His last days were spent in prayer and meditation, which at length became almost uninterrupted both day and night. Me died Sept. 14, 1528, and was buried in the fine chantry which he built for that purpose in Winchester cathedral, immediately behind the high altar, on the south side. During his residence here, he was indefatigable in preaching, and exciting the clergy to their duty. He was also unbounded in his charities to the poor, whom he assisted with food, clothes, and money; at the same time | excrcising hospitality, and promoting the trade of the city, by a large establishment which he kept up at Wolvesey, of two hundred and twenty servants.

His character,” says Mr. Gough, “may be briefly summed up in these two particulars: great talents and abilities for business, which recommended him to one of the wisest princes of the age; and not less charity and munificence, of which he has left lasting monuments.” Of his writings, we have only an English translation of the “Rule ofSt. Benedict,” for the use of his diocese, printed by Pinson, 1516, and a Letter to cardinal Wolsey, the subject of which is the cardinal’s intended visitation and reformation of the clergy. Fox expresses his great satisfaction at any measures which might produce so desirable an effect. The general and respectful style of this letter either affords a proof of Fox’s meek and conciliatory temper, or suggests a doubt whether our historians have not too implicitly followed each other in asserting that Wolsey’s ingratitude was the principal cause of his retiring from court. That Wolsey was ungrateful may be inferred from the preceding quotation from archbishop Parker, but Fox’s discovery of it, there implied, was long subsequent to his leaving the court;and it is certain that in the letter now mentioned, and in another written in 1526, he addresses the cardinal in terms of the utmost respect and affection. Of these circumstances Fiddes and Grove, the biographers of Wolsey, have not neglected to avail themselves, but they have suppressed all notice of his offer to Fox respecting the resignation of the bishopric.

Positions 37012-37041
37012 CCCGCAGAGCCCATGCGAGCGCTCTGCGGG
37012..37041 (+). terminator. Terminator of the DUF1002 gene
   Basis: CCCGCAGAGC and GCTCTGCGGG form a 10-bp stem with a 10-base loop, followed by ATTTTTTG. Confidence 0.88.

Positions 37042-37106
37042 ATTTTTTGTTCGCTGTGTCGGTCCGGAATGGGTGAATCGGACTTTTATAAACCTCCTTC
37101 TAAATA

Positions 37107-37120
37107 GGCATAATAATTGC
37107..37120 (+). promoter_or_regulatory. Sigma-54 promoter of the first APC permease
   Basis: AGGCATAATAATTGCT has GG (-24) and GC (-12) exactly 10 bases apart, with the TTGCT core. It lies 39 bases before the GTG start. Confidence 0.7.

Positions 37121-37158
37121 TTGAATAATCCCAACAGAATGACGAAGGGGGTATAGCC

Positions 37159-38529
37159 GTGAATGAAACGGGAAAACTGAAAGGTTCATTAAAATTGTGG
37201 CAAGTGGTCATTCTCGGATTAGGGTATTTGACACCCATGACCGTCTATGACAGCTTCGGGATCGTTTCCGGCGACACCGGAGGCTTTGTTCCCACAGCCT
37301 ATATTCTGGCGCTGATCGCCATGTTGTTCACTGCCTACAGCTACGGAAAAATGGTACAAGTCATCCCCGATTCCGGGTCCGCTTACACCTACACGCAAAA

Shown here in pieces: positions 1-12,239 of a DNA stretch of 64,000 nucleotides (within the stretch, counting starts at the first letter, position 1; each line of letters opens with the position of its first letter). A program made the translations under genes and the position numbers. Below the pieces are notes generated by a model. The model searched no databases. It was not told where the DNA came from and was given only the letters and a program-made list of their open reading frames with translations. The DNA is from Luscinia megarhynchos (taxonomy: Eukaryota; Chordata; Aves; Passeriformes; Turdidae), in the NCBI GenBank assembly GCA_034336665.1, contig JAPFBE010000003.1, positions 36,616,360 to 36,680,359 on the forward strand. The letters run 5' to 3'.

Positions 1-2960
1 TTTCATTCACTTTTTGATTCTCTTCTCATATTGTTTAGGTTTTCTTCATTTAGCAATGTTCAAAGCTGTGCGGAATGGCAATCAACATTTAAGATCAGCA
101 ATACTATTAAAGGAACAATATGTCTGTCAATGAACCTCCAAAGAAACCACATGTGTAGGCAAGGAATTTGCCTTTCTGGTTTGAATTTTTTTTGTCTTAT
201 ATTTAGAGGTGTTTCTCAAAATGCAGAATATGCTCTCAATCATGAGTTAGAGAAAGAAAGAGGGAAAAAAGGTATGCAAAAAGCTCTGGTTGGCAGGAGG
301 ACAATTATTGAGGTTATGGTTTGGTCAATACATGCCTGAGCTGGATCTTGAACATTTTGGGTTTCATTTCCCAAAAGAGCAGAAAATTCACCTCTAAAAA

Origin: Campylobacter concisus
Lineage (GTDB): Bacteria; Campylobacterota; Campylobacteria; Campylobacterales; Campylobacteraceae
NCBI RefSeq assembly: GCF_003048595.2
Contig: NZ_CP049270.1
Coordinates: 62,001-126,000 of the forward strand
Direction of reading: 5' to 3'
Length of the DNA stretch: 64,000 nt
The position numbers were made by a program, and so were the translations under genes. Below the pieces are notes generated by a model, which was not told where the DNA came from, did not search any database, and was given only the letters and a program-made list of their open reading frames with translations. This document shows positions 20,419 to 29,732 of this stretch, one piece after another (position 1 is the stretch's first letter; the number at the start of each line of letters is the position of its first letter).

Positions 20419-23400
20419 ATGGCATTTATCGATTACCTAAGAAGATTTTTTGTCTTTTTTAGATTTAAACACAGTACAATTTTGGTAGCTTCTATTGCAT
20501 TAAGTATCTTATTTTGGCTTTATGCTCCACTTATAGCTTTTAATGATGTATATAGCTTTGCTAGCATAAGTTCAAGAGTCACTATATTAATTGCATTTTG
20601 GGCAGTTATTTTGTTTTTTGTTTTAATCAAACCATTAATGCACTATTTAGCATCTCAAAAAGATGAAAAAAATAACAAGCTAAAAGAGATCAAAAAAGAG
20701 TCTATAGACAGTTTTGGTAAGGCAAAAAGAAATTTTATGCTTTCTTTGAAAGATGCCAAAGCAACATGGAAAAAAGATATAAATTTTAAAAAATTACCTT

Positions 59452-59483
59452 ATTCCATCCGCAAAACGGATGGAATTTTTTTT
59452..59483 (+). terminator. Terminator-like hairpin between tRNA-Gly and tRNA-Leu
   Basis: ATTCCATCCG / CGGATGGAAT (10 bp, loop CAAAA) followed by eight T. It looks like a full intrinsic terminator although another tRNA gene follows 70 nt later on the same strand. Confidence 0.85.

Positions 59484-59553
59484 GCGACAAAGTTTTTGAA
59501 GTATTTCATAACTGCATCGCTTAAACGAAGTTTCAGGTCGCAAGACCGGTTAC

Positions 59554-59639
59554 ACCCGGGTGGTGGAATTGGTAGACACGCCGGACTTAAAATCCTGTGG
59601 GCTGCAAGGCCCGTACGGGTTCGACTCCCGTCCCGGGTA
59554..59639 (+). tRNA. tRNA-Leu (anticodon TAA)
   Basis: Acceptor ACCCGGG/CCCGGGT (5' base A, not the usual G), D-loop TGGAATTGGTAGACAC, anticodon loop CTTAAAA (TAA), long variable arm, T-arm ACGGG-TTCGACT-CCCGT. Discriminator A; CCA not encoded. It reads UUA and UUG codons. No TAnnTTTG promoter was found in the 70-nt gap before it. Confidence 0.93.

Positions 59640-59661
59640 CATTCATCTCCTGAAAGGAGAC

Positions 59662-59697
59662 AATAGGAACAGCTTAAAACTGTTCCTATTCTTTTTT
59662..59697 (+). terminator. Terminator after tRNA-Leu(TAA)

The foundation of Corpus Christi college was preceded by the purchase of certain pieces of land in Oxford, belonging to Merton college, the nunnery of Godstow, and the priory of St. Fridesvvyde, which he completed in 1513, But his design at this time went no farther than to found a college for a warden and a certain number of monks and secular scholars belonging to the priory of St. Svvithin, in Winchester, in the manner of Canterbury and Durham colleges, which were similar nurseries in Oxford for the priories of Canterbury and Durham. The buildings for this purpose were advancing under the care of William Vertue, mason, and Humphrey Cook, carpenter and master of the works, when the judicious advice of Hugh Oldham, bishop of Exeter, induced him to enlarge his plan to one pf more usefulness and durability. This prelate, an emir | nent patron of literature, and a man of acute discernment, is said to have addressed him thus: “What! my lord, shall we build houses, and provide livelihoods fo/ a company of monks, whose end and fall we ourselves may live to see? No, no, it is more meet a great deal, that we should have care to for the increase of learning, and for such as who by their learning shall do good to the church and commonwealth.” These arguments, strengthened probably by others of a similar tendency, induced Fox to imitate those founders who had already contributed so largely to the fame of the university of Oxford. Accordingly, by licence of Henry VIII. dated Nov. 26, 1516, he obtained leave to found a college for the sciences of divinity, philosophy, and arts, for a president and thirty scholars, graduate and not graduate, more or less according to the revenues of the society, on a certain ground between Mefton college on the east, a lane Dear Canterbury college (afterwards part of Christ-church), and a garden of the priory of St. Frideswyde on the west, a street or lane of Oriel college on the north, and the town wall on the south, and this new college to be endowed with 3 50l. yearly. The charter, dated Cal. Mar. 151 G, recites that the founder, to the praise and honour of God Almighty, the most holy body of Christ, and the blessed Virgin Mary, as also of the apostles Peter, Paul, and Andrew, and of St. Cuthbert and St. Swithin, and St. Birin, patrons of the churches of Exeter, Bath and Wells, Durham, and Winchester, (the four sees which he successively rilled) doth found and appoint this college always to be called Corpus Christi College. The statutes are dated Feb. 13, 1527, in the 27th year of his translation to Winchester, and according to them, the society was to consist of a president, twenty fellows, twenty scholars, two chaplains, two clerks, and two choristers.